Web search: Why Google’s competitors can’t catch up
Google’s Founders Larry Page and Sergey Brin revolutionized the way that search engines operate, with the invention of Page Rank. The explosion of “Google growth” in the culture, compounded with Google’s drive to not only innovate, but also dominate the Search, Advertising and Application market has pushed the Google brand beyond its own boundaries. Entering into the Browser market with Google Chrome, the video market with Google video, as well as the purchase of YouTube, Google Talk the phone service, Google maps, and the newest Google TV, makes the Google brand a multidimensional success. Bringing these markets into the Google fold, rather then reaching out in to the competitive markets has given Google the distinctive home field advantage despite the sport.
The predecessors like Yahoo, and MSN then tethered to antiquated search engines, and appeared to offer these services as more of a “perk” to members, rather then a serious venture. This led to search results that were the product of purchased placement on a result list, or fraud. Selling a “keyword” result is how most search engines created revenue, along with randomly placed ads, dependant on the volume of traffic. This was ineffectual to both the advertisers as well as the users. It also left most search engines open to fraud, as websites could pack their pages with keywords simply to skew results and draw traffic.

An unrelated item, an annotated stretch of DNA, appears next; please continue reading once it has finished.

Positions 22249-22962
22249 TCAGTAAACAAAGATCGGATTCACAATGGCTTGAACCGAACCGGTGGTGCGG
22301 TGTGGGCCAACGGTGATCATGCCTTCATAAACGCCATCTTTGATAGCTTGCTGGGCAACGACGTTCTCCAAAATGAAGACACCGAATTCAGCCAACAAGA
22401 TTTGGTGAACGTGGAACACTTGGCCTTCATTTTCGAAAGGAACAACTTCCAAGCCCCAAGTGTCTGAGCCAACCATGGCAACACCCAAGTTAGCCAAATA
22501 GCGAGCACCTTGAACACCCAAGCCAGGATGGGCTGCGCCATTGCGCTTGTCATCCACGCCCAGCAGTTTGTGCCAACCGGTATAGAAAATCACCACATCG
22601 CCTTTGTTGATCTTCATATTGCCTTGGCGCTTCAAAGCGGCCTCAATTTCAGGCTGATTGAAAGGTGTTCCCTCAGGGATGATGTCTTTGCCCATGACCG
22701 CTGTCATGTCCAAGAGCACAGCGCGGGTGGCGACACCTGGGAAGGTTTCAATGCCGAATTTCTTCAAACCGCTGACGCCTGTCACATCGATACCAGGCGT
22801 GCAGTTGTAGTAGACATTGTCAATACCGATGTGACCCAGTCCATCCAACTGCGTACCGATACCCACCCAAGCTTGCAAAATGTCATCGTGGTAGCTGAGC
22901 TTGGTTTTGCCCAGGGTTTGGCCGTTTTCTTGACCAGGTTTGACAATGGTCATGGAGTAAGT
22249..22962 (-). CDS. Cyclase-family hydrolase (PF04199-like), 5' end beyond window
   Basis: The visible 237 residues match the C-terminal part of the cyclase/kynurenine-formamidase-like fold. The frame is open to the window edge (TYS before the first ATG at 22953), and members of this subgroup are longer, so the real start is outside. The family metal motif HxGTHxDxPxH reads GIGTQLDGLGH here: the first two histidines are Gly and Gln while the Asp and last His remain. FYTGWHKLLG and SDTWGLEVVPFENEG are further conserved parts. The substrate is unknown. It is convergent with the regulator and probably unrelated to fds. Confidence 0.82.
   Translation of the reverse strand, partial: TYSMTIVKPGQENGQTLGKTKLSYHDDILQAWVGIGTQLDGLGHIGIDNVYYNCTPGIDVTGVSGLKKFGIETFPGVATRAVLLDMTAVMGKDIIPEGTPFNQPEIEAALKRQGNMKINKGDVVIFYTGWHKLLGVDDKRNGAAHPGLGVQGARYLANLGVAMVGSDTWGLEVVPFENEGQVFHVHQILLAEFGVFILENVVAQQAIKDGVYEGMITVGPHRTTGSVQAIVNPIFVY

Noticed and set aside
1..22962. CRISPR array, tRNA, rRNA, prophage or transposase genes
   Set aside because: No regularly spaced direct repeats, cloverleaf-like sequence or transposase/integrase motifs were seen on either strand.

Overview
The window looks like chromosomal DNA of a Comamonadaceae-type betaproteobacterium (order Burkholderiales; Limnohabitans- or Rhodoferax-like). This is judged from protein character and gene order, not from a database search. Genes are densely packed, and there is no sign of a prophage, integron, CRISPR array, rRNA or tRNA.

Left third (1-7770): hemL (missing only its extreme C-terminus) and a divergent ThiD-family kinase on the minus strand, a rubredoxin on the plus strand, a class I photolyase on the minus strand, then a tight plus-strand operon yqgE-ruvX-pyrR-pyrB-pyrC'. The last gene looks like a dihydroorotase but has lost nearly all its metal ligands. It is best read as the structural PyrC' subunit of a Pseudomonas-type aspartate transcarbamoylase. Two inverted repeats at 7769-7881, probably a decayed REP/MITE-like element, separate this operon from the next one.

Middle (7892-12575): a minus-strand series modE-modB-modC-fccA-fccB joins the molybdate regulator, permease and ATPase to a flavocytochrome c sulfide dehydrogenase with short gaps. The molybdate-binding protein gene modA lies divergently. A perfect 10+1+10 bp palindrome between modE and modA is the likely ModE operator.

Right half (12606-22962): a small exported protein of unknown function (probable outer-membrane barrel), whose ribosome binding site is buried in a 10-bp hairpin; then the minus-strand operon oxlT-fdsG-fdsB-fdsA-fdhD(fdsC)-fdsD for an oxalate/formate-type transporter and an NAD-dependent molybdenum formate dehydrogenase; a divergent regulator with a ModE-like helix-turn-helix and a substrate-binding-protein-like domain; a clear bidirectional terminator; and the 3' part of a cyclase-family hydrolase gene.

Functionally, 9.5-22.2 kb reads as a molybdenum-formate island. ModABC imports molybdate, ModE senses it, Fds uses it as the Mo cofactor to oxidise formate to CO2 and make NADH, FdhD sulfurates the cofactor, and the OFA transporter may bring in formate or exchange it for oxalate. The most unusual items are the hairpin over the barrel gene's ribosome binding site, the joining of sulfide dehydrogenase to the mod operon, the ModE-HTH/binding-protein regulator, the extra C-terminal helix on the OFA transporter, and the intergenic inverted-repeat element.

Larry Page and Sergey Brin were able to surpass all competition with scientific processes that measured the Algorithms, discovered relevance, and discarded the lure of enumerated page hits. The initial creation of Google was built on Page Rank (named for Larry Page), which used the current spiders, bots and crawlers to index and evaluate not only a single web page, but the connection that page had to relevant material through “back links.” The system before relied on the rules of marketing and not any scientific methodology. This limited the accuracy of the searches and underlined the need for search methods that were impartial to sales.
That it cannot be done. Those are the words that Google executives and employees have admitted repeatedly, as they approach and surpass goals for all the Google products. Making the impossible ideas not only possible, but also profitable for Google is what the employees brought to the company. The same technology that provides, now instant, results also matches the search criteria with advertising creating a near 100% market relevancy, without overbearing the users with “pop-ups,” or random advertisement. These advancements in search, along with the unofficial motto of, “Don’t be evil” are what create the distance between Google and their nearest competitor, which leaves most of them unlikely to catch up to an unstoppable stride.